“In many places, when speaking of the Jerusalem, the Torah calls it, ‘The place that G-d will choose to make His Name dwell there.’  To the extent that we can understand it, this means that G-d associates Himself with this place. This is very difficult for the human mind to comprehend, and indeed, Solomon, the wisest of all men, found it impossible to understand. He thus said to G-d, ‘Behold, the heavens and the heavens of Heaven cannot contain you, how much less this House that I have built’ (1-Kings 8:27). Yet, he knew that G-d had somehow associated Himself with this place, as G-d Himself had proclaimed.” Aryeh Kaplan
The Temple Mount, where God chose to place His Name, is literally the point of creation; the place where the physical realm came into existence.  And it is the place where everything we can’t see, i.e. the spiritual world, attaches itself to the physical.  It is literally the portal between heaven and the earth.  This precise point of creation on the Temple Mount is called the Even Shetiyah, the Foundation Stone. 
It appears to me that the primeval point which G-d created out of nothing is what the sages called the foundation stone from where the world was founded.” - Nachmanides, Commentary to the Torah, Genesis 1,1
“When the Holy One, blessed is He, created His world, He created it like an infant born from its mother. For a fetus born from the mother, begins from its navel and expands outward to all four directions so too, the Holy One, blessed is He, began to create the world from the Foundation Stone and from that, the entire world was established.” - Midrash Tanchuma – Pikudei #3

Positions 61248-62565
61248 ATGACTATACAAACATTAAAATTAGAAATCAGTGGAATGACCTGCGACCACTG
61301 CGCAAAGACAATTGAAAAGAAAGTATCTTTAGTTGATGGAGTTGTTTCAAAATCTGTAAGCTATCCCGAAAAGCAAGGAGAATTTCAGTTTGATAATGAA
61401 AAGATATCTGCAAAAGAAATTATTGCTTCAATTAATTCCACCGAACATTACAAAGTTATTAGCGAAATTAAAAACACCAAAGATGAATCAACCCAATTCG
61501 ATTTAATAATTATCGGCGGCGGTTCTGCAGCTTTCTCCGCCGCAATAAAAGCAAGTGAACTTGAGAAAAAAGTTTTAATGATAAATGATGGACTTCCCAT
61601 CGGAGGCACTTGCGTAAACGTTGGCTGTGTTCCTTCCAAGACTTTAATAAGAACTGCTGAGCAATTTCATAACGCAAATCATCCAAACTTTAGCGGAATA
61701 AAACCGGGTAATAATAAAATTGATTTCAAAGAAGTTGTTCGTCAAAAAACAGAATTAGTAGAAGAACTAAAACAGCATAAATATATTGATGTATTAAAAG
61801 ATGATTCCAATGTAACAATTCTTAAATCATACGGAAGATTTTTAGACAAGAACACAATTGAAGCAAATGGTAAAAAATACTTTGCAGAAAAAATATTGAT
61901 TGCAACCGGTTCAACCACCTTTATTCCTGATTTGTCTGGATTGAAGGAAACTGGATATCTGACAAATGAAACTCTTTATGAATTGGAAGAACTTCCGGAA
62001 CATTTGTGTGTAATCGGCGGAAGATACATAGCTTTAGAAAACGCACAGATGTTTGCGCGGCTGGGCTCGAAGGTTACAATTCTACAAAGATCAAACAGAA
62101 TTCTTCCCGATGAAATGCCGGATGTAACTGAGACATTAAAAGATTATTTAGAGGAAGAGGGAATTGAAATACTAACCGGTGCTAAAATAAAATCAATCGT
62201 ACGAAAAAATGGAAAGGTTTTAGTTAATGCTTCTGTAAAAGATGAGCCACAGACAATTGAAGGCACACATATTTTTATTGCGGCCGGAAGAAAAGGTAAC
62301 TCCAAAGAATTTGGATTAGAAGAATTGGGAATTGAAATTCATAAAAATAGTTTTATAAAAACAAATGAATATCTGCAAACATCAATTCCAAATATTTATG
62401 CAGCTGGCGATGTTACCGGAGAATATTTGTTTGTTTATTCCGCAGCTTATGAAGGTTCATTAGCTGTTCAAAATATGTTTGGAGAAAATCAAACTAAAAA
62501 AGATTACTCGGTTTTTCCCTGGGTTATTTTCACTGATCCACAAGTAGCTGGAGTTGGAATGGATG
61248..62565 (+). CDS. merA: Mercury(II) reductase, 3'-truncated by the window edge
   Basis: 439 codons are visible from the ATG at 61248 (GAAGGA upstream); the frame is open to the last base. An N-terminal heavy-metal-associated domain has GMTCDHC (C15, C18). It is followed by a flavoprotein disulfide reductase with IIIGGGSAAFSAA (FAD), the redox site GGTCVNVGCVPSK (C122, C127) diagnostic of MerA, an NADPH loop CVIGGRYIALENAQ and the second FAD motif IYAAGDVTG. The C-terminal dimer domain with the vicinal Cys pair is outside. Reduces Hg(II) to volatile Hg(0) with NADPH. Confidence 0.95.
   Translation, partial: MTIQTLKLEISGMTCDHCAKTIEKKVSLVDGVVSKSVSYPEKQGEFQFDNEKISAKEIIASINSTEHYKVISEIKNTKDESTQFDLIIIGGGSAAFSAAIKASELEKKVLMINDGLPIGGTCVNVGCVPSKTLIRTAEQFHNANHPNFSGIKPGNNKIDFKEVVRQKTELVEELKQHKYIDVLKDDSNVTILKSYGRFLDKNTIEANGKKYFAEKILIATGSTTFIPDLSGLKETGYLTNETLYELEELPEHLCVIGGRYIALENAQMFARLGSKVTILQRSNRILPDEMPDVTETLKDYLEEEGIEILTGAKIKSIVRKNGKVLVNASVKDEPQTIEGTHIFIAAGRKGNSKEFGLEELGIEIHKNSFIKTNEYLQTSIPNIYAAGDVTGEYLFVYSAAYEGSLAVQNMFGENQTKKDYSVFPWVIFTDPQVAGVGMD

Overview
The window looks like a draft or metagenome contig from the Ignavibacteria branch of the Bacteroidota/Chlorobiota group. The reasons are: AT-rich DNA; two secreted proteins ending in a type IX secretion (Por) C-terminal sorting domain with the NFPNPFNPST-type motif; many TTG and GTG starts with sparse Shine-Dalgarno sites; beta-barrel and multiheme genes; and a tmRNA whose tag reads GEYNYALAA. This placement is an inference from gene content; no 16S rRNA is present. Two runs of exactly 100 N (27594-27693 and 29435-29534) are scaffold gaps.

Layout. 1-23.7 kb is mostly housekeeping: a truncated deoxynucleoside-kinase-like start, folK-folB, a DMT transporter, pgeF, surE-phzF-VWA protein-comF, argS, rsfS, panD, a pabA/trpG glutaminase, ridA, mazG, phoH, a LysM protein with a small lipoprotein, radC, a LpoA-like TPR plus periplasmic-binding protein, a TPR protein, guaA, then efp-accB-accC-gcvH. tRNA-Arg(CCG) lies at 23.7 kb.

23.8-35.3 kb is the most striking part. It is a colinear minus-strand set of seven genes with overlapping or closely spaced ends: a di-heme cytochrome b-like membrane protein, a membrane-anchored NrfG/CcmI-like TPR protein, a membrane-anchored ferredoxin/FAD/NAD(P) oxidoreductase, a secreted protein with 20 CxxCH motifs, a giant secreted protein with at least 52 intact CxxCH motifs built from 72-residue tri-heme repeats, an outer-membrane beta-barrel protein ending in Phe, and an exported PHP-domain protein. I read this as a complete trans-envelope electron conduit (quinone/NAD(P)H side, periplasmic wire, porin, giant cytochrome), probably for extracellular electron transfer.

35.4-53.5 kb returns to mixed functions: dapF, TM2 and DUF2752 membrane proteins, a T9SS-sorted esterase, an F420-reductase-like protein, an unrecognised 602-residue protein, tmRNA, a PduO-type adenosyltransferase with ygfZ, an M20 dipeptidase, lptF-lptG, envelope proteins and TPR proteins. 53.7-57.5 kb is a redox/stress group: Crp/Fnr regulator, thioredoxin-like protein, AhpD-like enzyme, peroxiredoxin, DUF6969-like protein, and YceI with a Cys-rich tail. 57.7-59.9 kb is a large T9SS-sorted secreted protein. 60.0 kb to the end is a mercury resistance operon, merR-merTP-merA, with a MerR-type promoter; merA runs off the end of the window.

Jacob saw a vision of this primeval point of creation that links heaven and earth.  His vision is famously known as “Jacob’s ladder” and is recorded in Genesis 28.
Jacob departed from Beer-sheba and went toward Haran.  He encountered the place and spent the night . . . he took from the stones of the place which he arranged around his head, and lay down in that place.  And he dreamt, and behold! A ladder was set earthward and its top reached heavenward; and behold! Angels of God were ascending and descending on it . . . Jacob awoke from his sleep and said, “Surely Hashem is present in this place and I did not know! And he became frightened and said, “How awesome is this place!  This is none other than the abode of God and this is the gate of the heavens!  Jacob arose early in the morning and took the stone that he placed around his head and set it up as a pillar; and poured oil on its top . . . and said this stone which I have set up as a pillar shall become a House of God.